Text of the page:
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For our next installment of Alumni in the Spotlight we have the incomparable Gintarė Eidmtaitė. Gintarė attended UWC Adriatic in Italy from 2004-2006. Originally from Lithuania, she is now based in Geneva, Switzerland where she works as a humanitarian affairs officer for the UN. Read on to find out how the UWC experience helps amazing people like Gintarė reach their potential and change the world.

What made you want to go to UWC in the first place?

I was itching to discover the world and surround myself by idealistic nerds like me. One day, I saw an ad calling for applications in a newspaper, googled the school and read up on UWC values… I remember being blown away, it really sounded like a place for me.

Before I arrived at UWC I was just a little bit scared of the unknown, though supremely excited about learning Italian and drinking cappuccinos every day.

Was there anything that you got out of your experience at UWC that you didn’t expect to?

My UWC experience both validated and made me question my identity, values and outlook to the world. But, above all, it gave me a sense of possibility: experiences, opportunities and encounters I hadn’t dreamed of were suddenly right in front of me.

How do you think your life would be different if you didn’t go to UWC?

I probably would not have ended up with a career in the service of others. For years when working for NGOs, my dad kept asking me when I was going to get a “real job”. Also, many of my closest, most cherished friends would not be in my life.

How has your time at UWC directly affected your life today?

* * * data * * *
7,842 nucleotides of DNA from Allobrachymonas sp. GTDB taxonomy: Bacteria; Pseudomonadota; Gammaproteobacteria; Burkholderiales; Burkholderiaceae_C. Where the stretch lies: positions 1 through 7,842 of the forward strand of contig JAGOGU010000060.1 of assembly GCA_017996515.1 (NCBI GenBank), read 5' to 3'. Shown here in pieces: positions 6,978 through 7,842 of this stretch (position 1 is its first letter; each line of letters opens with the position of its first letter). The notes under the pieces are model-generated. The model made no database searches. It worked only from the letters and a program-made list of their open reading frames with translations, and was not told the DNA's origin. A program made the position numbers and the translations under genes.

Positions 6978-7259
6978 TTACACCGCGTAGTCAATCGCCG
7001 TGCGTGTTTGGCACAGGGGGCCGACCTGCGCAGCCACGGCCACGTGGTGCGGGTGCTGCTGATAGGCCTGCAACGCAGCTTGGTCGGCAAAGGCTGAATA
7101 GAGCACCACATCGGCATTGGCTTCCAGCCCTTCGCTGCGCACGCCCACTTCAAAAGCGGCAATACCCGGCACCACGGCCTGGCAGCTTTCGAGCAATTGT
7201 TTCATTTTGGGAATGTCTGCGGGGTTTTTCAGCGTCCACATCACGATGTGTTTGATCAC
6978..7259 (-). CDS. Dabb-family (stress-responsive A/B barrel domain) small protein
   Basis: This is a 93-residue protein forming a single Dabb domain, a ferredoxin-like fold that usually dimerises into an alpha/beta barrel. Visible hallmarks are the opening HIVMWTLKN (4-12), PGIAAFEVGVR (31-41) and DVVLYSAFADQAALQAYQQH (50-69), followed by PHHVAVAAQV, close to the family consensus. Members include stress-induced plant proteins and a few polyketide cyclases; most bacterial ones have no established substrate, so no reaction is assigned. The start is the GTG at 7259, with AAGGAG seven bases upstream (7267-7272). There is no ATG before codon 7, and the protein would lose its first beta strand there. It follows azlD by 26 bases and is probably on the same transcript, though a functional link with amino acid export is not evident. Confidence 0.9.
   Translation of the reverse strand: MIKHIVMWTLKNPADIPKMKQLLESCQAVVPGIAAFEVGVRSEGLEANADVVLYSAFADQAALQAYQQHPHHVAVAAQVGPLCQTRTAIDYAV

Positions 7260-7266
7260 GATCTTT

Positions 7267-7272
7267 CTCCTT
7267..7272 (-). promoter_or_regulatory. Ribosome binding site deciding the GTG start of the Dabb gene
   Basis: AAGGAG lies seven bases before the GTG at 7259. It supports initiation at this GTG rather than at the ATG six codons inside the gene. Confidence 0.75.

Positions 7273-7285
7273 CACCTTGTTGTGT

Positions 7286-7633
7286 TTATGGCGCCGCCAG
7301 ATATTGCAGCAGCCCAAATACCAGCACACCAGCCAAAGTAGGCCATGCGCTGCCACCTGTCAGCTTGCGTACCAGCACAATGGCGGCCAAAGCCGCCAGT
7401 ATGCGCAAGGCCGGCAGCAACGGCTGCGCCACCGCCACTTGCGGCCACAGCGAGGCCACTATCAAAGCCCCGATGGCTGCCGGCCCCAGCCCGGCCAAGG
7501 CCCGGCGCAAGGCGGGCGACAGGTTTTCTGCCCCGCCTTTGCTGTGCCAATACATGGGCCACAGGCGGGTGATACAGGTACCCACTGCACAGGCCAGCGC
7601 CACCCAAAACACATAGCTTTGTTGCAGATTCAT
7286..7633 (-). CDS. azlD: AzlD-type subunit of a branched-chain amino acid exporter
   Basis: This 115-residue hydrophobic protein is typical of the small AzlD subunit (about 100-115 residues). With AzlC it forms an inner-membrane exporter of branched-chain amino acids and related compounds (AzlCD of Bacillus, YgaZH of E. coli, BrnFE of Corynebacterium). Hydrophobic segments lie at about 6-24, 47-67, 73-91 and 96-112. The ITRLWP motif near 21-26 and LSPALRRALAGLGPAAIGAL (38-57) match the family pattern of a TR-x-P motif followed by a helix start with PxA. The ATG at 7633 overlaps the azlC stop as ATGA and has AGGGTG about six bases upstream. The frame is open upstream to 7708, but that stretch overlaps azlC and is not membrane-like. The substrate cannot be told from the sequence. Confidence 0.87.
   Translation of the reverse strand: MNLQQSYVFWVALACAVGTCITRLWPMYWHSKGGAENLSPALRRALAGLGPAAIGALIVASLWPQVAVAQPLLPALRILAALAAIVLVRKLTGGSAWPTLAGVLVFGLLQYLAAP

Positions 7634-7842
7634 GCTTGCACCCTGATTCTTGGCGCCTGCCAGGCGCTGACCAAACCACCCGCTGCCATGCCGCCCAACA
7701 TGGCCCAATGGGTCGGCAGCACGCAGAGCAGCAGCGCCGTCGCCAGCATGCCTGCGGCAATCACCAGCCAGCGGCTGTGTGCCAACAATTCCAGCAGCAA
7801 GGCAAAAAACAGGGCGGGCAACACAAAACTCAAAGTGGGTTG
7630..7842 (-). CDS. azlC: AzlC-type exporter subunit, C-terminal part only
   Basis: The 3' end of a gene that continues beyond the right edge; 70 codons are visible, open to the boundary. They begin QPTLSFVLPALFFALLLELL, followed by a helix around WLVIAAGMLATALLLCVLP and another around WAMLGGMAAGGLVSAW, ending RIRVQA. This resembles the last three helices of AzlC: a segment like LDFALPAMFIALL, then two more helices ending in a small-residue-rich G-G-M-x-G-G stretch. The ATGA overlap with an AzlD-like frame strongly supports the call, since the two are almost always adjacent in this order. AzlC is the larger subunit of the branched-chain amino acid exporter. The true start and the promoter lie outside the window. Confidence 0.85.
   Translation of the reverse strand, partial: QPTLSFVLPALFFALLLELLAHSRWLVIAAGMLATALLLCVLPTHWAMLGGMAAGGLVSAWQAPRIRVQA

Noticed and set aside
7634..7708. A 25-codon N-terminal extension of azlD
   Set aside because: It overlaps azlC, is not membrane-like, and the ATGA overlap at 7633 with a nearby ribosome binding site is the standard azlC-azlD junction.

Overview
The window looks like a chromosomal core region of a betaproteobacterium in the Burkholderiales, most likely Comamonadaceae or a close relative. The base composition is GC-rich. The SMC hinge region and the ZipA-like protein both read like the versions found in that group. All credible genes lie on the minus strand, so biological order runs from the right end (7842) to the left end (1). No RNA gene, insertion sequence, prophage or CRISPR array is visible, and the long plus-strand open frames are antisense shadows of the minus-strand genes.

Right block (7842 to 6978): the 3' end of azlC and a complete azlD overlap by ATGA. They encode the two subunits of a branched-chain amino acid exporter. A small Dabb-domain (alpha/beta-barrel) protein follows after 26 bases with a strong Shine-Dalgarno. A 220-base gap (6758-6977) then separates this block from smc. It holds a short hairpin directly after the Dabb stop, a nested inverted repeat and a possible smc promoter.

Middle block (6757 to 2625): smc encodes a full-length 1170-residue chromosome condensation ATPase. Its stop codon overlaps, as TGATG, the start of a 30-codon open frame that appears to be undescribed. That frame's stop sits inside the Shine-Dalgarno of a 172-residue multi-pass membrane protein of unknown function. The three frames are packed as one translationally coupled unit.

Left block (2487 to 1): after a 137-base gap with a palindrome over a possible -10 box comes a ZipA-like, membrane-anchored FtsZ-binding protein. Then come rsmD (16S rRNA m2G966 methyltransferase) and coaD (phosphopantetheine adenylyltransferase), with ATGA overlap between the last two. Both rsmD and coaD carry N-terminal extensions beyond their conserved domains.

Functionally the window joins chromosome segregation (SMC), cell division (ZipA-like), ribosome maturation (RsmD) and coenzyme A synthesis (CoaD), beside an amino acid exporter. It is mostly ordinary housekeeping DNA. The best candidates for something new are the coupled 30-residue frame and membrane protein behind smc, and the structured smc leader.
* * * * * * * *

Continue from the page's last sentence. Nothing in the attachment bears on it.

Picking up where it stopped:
Several years after graduation, I helped a very bright and talented young woman in South Sudan get into another UWC school. She is still in my life, and is now part of our family. The experience of helping someone navigate the shocks of moving halfway across the world at a very vulnerable time of their life was transformative for me. Then seeing her flourish once again reignited my belief in the potential and awesomeness of humans.

Who is a person you met at UWC who you find most inspiring?

My roommate Manel from Algeria who arrived at the college without English, excelled at school and then university and is now being the coolest mom to the wonderful Sophia. My other roommate Jessica, who is perhaps the most stubbornly just person I have ever met in my life and is now trying to figure out how currents work so we can save the oceans. My history teacher Eunice who forever changed the way I look at the world and understand identity. And, of course, Tez!

What does UWC’s mission mean to you? How do you choose to live the UWC values?

The sense of purpose and idealism I acquired at UWC is still very much within me. At home and at work, I strive to always challenge myself, to lead by example, to do everything with integrity and compassion. In a job where fatigue sometimes seems like the only way to remain sane, I feel like at UWC I built a base which keeps me firm and focused on why I do what I do.

What’s your job/vocation/career?

I’m a humanitarian affairs officer at the United Nations working on emergency preparedness and response in the Americas region. In particular, I manage the system where the best of the UN and of national disaster managers come together, are trained in the same methodology and then deploy to countries affected by earthquakes, floods, cyclones or other emergencies, as well as on search and rescue methodologies and capacity. I also deploy to emergencies to support humanitarian coordination. This year, I was in Afghanistan working on a drought affecting over 2 million people.

What does the UWC Challenge mean to you?

For one, it’s an awe-inspiring feat to even attempt it. I find it incredible that Tez is giving back in such an enormous way. UWC challenge will get more kids from across the world live a transformational experience, embark on a new life journey and create a more peaceful and sustainable world.

Gintarė in her element, working in the field.